In the past year there has been a surge of interest and debate on the topic of Emirati identity and its future. Through conferences, journalism and public and private dialogue, we have debated the perils facing local culture and we have charted strategies to encourage expatriate populations to appreciate and embrace the unique aspects of the Emirates.
The refreshing initiative of students from Zayed University, along with The National, to bring local and expat women into meaningful dialogue as reported in last Saturday's edition, is an example of this dynamic and valuable exercise. Nevertheless I would like to suggest that one aspect of this important debate has been oversimplified. It is widely believed that the influx of expat populations to the UAE is the key cause of the dilution of local culture. My observation is that the erosion of national identity is a sad phenomenon besetting expat as well as local communities. Both are being simultaneously stripped of their national sensibilities in favour of modern lifestyles.
Expatriates make their way to the UAE on the strict basis of professional merit. As they set up shop or take on a new job, they start to embrace values paramount to this society, like excellence and professional achievement. Financial achievement and individual self-sufficiency become driving forces for individuals and families alike, replacing a sense of self-definition through sect, religion or nationality. This is agreeable to most and is welcomed as a refreshing set of meritocratic ideals.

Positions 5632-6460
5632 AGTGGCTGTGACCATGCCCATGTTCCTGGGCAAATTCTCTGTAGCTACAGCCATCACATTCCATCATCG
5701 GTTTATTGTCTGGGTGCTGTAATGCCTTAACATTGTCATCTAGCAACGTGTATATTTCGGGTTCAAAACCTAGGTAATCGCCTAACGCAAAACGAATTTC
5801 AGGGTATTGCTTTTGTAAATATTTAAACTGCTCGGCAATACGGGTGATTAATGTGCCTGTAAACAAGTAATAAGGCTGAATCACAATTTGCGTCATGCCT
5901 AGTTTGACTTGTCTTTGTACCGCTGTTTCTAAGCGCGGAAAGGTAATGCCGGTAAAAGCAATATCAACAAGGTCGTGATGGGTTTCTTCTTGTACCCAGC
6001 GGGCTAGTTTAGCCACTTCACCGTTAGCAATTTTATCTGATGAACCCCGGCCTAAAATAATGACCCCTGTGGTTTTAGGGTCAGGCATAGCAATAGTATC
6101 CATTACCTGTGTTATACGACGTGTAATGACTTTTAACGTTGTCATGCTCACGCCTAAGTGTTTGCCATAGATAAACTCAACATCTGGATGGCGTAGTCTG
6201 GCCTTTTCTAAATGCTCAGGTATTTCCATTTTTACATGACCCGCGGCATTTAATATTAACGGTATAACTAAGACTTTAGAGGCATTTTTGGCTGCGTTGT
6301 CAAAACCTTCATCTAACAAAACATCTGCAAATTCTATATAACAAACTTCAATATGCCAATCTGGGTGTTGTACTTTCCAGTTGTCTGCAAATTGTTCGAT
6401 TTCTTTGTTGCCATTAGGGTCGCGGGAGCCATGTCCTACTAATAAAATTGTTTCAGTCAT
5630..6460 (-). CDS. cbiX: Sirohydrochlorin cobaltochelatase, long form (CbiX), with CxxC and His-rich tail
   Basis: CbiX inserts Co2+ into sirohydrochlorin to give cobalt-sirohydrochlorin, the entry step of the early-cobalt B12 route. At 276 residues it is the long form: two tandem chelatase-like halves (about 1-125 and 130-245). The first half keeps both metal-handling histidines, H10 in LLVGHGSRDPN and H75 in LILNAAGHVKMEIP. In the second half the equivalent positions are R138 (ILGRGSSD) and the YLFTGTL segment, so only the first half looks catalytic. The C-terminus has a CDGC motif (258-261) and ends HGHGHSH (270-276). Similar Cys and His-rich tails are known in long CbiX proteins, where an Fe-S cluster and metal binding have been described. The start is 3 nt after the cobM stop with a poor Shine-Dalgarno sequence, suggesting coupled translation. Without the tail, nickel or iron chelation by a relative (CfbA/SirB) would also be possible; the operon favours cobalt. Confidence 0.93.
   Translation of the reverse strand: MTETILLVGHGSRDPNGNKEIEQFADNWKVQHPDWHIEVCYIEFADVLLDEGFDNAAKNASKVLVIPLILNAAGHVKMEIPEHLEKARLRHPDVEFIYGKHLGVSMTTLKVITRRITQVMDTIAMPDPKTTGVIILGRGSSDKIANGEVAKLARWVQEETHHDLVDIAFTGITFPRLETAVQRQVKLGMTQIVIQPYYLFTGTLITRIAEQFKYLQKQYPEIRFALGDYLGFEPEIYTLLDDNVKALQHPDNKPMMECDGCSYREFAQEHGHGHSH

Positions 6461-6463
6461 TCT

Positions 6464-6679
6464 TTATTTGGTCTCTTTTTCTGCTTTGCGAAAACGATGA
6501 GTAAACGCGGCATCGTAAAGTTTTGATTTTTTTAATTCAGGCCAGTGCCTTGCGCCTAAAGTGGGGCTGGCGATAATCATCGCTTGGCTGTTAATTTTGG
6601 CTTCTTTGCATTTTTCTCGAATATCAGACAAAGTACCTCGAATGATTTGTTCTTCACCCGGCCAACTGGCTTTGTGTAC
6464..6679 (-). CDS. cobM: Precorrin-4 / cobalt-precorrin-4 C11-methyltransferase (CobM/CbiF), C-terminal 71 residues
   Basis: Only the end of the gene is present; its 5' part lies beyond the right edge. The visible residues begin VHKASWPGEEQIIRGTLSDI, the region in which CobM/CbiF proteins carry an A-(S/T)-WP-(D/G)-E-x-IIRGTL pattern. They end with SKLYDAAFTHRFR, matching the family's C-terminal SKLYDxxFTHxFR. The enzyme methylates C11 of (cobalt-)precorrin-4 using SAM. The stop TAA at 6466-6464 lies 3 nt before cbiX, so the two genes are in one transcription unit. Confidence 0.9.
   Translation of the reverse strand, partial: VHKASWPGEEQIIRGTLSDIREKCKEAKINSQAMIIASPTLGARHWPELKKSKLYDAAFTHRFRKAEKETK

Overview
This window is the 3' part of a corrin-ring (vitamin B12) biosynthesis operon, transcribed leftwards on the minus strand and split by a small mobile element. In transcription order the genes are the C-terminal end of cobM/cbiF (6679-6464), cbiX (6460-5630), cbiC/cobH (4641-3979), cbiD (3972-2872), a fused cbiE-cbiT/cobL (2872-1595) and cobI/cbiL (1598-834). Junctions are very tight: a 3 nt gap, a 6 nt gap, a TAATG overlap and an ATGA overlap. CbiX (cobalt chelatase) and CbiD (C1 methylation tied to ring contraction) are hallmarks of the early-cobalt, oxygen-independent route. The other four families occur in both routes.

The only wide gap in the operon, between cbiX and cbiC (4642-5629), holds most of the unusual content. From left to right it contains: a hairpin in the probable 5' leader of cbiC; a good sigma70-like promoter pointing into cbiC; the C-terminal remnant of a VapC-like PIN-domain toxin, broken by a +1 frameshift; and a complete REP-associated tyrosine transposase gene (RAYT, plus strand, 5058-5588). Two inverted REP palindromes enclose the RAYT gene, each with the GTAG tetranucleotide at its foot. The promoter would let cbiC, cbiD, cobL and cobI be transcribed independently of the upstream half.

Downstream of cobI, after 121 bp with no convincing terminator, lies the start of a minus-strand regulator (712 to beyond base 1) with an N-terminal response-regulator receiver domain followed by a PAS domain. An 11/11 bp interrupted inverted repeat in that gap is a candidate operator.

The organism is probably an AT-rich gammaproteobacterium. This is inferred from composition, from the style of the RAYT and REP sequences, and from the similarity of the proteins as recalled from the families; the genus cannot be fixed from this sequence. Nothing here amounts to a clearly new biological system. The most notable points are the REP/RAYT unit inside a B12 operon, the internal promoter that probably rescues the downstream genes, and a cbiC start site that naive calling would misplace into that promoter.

But as months and years go by, social and urban factors compound the supremacy of the workplace over previous values and national affiliation recedes even further among expats. In some case nationalities even become a burden. In the absence of urban venues and public experiences that promote the kind of cross-cultural communication that would quench one's curiosities, people are left only with the workplace to build their cultural impressions of others.
One has to live in Dubai for only a few days to notice how the workforce is racially labelled and how professional stereotypes define ethnic groups. It is not uncommon to assume a Brit in the UAE is a high-ranking executive with a leisurely life, while a Lebanese is an aggressive businessman. Only in this country is "construction worker" interchangeable with "Indian" or "housemaid" with "Filipina". It is vile and reductionist, and most disturbing when on the tongues of schoolchildren.